The good, the fad, and the ugly

Your money or your life

The good, the fad, and the ugly

You think you can ignore advertising, but you can’t. To test this, imagine wearing the house brand fashion label for Pep Stores or Shoprite. If that idea makes you feel uncomfortable, you’ve been affected by advertising.

I’ve worked in the ad industry for about ten years, and my goal with this article is to help you understand the basics of advertising’s persuasive tactics.

This can help you question your purchasing decisions, and identify toxic advertising, as well as good advertising that deserves your attention (yes, it exists).

Note that this article is about the major foundations of the sell, not the countless attention-getting and mind-bending psychological tricks like the power of newness, sales, and limited time offers.

So without further ado:

Sell the sizzle, not the steak

This is an old adage in Advertising, based on the idea that people don’t buy steak for it’s nutritional value, or make judgements on the quality of the steak based on an informed knowledge of what makes a good cut of steak (most of us don’t really know anymore). Rather, people buy into the vision of a steak sizzling on the grill, while good friends stand around watching it and making interesting conversation. Or they’ll buy the idea of a gourmet chef, offering up bite-sized cubes of fillet dipped in a larney French sauce.

  • Car brands sell freedom, success, fun with friends, or adventure.
  • Banking brands sell wealth, security, social respectability, and success.
  • Whiskey brands sell the lifestyle they’ve spent years surrounding whiskey with. Wood-topped bars, stylish suits, the romance of Ireland or Scotland, etc.
  • Toilet paper manufacturers sell “soft” and “happy babies”.

In short, advertising is selling you an emotionally loaded situation, or a lifestyle, which brings us to:

People like us do things like this

Seth Godin, marketing guru, maintains that this is the most powerful selling statement possible, because it allows people to join different tribes. Thousands of years of evolution as social animals have built within us a very powerful need to belong.

Advertising prompts us to psychologically join the tribes that encompass the values and lifestyle we wish we had.

  • Nike is a tribe of runners and athletes.
  • Adidas is a street gang without any of the violence.
  • Woolworths is a tribe of rich, cultured people who like the best of things.
  • Airbnb is a tribe of travellers and adventurers.
  • A gym is a tribe of healthy, active, attractive people.
  • Crossfit is a tribe of fitness fanatics.

Health and fitness tribes are notorious for urging you to join the healthy lifestyle, and then happily letting you opt out of exercise completely. For gyms, this is their entire business model. This reputation is somewhat underserved, as Nike, Virgin Active, and other health and fitness brands DO provide content and resources for learning how to be healthier and more active, and they do try to encourage you to work out. The responsibility to be an active member of that tribe is yours.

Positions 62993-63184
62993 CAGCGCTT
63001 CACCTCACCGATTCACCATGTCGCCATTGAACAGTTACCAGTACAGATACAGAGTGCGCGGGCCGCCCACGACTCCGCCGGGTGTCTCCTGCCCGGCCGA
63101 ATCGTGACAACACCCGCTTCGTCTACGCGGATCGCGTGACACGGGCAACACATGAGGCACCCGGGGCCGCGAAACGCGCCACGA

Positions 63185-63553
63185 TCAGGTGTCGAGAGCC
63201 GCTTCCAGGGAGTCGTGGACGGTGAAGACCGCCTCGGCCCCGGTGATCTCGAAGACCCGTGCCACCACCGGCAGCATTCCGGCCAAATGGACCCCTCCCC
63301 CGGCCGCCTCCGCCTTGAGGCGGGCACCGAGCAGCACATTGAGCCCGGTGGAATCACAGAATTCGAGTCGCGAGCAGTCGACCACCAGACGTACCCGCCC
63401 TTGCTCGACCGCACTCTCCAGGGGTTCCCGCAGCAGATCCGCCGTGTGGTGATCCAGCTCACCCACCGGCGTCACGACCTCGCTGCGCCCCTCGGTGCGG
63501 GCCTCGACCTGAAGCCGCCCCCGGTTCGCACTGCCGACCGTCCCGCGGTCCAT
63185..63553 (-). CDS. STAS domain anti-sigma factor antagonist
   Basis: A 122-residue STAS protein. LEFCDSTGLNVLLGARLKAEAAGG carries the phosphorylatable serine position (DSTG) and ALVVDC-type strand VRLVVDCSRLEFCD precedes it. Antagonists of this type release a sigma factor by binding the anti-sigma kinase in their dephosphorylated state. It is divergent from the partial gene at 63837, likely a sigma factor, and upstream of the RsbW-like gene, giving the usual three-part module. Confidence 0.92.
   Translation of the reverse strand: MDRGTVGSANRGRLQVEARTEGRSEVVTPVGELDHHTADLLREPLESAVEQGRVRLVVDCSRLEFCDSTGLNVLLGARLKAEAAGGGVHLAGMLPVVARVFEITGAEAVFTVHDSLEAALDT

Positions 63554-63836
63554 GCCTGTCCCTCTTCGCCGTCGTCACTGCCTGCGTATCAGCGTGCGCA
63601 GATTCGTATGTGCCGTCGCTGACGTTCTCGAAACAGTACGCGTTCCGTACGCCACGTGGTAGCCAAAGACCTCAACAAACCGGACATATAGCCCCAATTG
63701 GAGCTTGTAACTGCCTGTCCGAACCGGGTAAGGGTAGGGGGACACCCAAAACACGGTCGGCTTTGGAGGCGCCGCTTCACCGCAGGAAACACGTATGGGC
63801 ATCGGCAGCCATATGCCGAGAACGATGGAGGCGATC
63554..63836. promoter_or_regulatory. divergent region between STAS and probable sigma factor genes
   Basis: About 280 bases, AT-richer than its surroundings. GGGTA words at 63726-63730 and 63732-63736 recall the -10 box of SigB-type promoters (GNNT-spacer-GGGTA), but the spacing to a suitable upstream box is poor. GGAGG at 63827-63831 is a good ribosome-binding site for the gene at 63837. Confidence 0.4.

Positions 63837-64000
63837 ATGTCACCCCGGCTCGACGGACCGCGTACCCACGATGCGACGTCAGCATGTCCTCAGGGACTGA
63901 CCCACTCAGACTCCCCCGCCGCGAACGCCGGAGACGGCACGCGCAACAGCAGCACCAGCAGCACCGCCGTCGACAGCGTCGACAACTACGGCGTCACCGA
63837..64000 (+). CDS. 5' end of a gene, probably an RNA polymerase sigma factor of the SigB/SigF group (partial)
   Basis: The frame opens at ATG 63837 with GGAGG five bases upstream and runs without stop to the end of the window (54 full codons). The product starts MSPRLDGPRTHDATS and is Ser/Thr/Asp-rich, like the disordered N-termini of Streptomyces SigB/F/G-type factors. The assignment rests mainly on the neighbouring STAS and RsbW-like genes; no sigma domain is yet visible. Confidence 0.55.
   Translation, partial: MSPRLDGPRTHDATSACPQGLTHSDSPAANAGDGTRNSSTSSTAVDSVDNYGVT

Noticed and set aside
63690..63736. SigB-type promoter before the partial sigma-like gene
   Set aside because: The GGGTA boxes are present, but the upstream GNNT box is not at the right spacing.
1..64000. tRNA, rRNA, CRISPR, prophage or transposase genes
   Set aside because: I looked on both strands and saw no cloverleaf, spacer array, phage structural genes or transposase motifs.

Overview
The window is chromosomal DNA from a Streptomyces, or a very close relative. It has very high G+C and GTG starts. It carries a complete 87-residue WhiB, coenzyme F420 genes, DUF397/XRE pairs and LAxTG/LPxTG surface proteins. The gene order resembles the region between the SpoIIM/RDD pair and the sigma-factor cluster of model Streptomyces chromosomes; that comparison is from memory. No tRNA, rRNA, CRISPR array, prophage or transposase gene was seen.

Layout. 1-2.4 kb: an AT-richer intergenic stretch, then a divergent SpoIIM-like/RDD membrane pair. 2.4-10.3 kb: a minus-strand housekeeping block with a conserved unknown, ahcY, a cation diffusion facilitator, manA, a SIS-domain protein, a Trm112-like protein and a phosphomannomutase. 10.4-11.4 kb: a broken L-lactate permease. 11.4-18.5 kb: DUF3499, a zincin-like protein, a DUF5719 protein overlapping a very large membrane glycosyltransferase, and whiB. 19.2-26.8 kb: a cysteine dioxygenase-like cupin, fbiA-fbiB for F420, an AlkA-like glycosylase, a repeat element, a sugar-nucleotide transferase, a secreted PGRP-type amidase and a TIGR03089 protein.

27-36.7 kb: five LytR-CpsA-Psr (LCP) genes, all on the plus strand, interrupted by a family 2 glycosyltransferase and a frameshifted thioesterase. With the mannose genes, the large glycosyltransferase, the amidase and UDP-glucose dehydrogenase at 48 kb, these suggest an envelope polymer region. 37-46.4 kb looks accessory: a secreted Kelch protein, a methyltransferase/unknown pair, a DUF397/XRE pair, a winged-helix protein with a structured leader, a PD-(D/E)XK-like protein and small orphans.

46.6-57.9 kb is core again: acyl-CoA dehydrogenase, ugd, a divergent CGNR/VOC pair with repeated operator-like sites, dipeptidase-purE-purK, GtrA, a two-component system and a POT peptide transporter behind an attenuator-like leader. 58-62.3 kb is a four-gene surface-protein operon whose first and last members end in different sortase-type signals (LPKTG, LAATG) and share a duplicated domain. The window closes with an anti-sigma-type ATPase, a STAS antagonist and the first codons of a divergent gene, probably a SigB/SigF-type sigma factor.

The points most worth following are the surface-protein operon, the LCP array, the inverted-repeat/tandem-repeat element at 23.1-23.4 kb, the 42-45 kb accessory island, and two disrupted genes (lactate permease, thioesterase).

Unfortunately, there is a darker underside to this concept, and although no advertising agency or client will ever admit it, a lot of advertising contains this subconscious message:

Without this, you are not enough

Beauty products, luxury goods, and fashion brands are notorious for making people (especially women), feel insecure about themselves. Rather than communicate “You can be a part of this tribe and feel more fulfilled”, they communicate “If you are not a part of this tribe, you are a loser.”

Some would argue that ALL advertising does this, because by creating a tribe, you are automatically excluding others. Euphemistically, we call this “exclusivity”.

How to avoid being influenced by advertising

Bad news: unless you’re willing to live on the fringes of society, like in a VW Combi next to a beach (If it’s not a VW Combi, you’re a loser), or in a commune in the forest, you’re going to see hundreds, if not thousands of marketing messages every day. And as much as we like to think we can ignore them, our subconscious is soaking it all up, creating connections with brands that will influence you one day when you happen to be in the market for that product that you don’t care about at all right now.

Conclusion

Advertising is simply a fact of life in the world we live in, so the best you can hope to do is avoid the more manipulative stuff, enjoy the good stuff (Google “Dumb ways to die”), and read a number of articles on reducing your time spent on social networks, which are replacing the traditional media of print, TV, and billboards with a far more intelligent, inconspicuous and targeted system of persuasion.

Lastly, since we all do have to buy things in order to survive, I can recommend two strategies to cause less emotional dissonance in your choices:

Do a little research to make sure the company you’re buying from conforms to you own personal values. Is the company ecologically friendly, socially aware, authentic, or particularly well-crafted?

Once you find a brand or product that you genuinely like and have a good experience with, show them some loyalty, even if they’re not the cheapest option available. This rewards brands for creating good advertising, and reduces the brainpower you have to invest in choosing between brands the next time you’re in the market for shoes/coffee/whatever.

The Editors

People who Rock

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